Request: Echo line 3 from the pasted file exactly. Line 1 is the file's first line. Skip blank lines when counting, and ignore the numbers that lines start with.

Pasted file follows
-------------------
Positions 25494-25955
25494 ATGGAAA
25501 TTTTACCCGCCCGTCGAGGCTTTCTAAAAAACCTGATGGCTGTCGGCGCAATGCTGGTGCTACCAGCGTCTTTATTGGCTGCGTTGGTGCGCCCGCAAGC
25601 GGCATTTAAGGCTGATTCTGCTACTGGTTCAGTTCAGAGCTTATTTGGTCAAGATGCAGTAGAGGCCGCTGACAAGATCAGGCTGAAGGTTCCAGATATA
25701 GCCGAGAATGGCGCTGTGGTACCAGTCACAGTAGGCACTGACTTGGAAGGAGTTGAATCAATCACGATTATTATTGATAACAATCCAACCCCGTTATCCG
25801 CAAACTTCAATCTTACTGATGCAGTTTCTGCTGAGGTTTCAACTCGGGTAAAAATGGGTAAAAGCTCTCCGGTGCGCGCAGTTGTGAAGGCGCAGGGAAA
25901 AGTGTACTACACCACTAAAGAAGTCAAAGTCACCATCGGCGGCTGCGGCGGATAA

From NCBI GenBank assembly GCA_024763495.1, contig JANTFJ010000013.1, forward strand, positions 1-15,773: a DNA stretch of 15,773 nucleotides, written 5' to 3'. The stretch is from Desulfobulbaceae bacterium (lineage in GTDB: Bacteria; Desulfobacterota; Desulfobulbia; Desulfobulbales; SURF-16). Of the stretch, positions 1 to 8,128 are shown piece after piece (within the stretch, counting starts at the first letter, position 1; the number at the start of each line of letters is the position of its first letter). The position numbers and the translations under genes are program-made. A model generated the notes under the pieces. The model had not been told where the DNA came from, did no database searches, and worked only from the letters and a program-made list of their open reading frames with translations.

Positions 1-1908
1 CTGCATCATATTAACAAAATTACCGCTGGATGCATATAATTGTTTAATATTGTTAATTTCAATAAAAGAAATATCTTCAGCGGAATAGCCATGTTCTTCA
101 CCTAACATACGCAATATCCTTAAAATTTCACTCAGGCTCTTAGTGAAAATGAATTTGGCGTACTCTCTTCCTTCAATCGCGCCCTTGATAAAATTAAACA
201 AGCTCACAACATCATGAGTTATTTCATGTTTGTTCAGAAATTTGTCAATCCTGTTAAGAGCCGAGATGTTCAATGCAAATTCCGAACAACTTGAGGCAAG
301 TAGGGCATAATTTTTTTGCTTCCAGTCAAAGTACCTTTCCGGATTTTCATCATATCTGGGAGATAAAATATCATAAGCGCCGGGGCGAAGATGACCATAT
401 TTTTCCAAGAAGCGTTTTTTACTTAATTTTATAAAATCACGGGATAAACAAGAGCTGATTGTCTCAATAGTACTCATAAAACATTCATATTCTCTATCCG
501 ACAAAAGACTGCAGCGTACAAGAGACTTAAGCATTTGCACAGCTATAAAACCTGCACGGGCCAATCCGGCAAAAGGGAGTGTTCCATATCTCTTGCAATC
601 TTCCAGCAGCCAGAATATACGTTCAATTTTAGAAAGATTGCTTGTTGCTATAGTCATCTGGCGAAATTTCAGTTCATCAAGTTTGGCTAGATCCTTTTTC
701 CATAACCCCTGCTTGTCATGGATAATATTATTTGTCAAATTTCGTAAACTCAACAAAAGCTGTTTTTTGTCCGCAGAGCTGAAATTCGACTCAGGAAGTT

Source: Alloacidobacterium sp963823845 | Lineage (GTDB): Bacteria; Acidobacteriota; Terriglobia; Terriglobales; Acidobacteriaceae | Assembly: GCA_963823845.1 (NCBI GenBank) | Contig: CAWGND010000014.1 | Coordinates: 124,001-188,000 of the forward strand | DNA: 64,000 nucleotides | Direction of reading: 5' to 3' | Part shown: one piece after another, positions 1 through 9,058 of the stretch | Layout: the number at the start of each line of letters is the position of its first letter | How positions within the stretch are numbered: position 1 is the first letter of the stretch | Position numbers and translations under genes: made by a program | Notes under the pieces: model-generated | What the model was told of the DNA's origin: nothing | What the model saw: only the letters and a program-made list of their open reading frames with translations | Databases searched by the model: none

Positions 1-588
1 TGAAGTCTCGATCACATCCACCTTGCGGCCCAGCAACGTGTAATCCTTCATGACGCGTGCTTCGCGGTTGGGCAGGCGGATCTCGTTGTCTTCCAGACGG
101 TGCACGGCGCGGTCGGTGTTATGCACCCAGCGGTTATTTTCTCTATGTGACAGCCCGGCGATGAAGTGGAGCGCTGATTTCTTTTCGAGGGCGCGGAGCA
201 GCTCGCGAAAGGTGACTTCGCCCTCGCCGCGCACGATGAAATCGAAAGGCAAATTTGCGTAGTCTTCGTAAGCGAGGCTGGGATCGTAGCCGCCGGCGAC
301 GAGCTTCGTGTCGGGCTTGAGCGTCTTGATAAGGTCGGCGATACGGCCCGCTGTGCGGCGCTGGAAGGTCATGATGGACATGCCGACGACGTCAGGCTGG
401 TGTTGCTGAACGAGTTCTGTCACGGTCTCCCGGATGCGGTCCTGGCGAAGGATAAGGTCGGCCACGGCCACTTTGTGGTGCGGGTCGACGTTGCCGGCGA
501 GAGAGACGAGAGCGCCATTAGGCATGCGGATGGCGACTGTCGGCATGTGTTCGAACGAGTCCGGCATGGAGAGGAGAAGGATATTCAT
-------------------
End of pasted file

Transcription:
25501 TTTTACCCGCCCGTCGAGGCTTTCTAAAAAACCTGATGGCTGTCGGCGCAATGCTGGTGCTACCAGCGTCTTTATTGGCTGCGTTGGTGCGCCCGCAAGC